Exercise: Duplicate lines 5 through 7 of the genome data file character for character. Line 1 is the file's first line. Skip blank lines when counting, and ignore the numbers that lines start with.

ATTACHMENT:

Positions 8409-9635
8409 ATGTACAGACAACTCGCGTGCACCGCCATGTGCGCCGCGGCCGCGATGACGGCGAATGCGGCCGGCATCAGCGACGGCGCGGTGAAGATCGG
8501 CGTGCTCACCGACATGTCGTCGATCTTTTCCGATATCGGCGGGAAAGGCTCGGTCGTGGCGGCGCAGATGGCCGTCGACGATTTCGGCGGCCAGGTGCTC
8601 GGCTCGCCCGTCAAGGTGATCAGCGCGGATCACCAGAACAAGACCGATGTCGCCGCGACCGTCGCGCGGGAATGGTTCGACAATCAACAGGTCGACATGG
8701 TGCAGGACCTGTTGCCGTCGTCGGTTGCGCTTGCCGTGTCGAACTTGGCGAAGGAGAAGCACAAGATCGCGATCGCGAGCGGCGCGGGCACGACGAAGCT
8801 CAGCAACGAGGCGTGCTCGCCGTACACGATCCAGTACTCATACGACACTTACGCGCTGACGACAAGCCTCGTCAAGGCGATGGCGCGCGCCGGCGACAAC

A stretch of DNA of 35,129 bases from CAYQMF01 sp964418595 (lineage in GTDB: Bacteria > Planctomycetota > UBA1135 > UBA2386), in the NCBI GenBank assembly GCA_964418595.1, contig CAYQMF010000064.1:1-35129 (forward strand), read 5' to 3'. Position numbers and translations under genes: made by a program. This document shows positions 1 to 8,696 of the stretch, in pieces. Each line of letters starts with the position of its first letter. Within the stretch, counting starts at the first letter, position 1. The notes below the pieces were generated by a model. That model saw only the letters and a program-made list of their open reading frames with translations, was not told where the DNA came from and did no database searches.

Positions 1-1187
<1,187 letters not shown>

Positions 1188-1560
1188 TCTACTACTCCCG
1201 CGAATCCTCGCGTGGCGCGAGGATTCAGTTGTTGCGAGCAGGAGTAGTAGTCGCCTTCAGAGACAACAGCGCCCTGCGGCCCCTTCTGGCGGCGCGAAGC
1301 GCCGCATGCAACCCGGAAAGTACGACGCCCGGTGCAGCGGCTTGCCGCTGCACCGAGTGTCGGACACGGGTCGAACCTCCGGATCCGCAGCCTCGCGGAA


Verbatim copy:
8701 TGCAGGACCTGTTGCCGTCGTCGGTTGCGCTTGCCGTGTCGAACTTGGCGAAGGAGAAGCACAAGATCGCGATCGCGAGCGGCGCGGGCACGACGAAGCT
8801 CAGCAACGAGGCGTGCTCGCCGTACACGATCCAGTACTCATACGACACTTACGCGCTGACGACAAGCCTCGTCAAGGCGATGGCGCGCGCCGGCGACAAC

A stretch of DNA of 35,129 bases from CAYQMF01 sp964418595 (lineage in GTDB: Bacteria > Planctomycetota > UBA1135 > UBA2386), in the NCBI GenBank assembly GCA_964418595.1, contig CAYQMF010000064.1:1-35129 (forward strand), read 5' to 3'. Position numbers and translations under genes: made by a program. This document shows positions 1 to 8,696 of the stretch, in pieces. Each line of letters starts with the position of its first letter. Within the stretch, counting starts at the first letter, position 1. The notes below the pieces were generated by a model. That model saw only the letters and a program-made list of their open reading frames with translations, was not told where the DNA came from and did no database searches.